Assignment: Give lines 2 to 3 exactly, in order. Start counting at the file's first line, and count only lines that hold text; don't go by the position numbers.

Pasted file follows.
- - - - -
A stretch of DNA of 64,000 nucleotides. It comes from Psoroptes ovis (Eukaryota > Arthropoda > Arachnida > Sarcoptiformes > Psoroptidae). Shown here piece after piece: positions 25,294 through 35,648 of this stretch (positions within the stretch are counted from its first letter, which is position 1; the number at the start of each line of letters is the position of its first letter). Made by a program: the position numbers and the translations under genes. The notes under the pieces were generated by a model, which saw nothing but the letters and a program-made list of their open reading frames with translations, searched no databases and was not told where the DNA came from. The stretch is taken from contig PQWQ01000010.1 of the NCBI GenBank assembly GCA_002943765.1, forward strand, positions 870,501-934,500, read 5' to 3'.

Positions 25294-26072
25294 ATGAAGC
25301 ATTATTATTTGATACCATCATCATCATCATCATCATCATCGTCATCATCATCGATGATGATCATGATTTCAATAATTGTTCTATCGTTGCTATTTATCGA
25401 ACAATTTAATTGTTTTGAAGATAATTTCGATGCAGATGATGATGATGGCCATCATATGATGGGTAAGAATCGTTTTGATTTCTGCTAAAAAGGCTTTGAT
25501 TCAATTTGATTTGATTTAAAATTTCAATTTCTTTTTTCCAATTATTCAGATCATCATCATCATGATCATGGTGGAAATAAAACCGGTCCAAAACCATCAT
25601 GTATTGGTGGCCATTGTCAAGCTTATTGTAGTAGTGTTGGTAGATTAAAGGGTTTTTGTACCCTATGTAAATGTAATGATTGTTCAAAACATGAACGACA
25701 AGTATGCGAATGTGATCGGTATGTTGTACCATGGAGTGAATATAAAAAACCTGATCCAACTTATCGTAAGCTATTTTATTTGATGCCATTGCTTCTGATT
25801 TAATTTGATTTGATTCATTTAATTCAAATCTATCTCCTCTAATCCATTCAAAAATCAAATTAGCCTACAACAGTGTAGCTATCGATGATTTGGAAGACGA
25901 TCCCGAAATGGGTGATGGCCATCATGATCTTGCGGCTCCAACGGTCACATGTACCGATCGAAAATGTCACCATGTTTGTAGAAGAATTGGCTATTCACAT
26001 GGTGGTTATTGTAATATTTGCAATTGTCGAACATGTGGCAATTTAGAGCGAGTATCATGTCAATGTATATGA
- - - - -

Positions 25294-26072
25294 ATGAAGC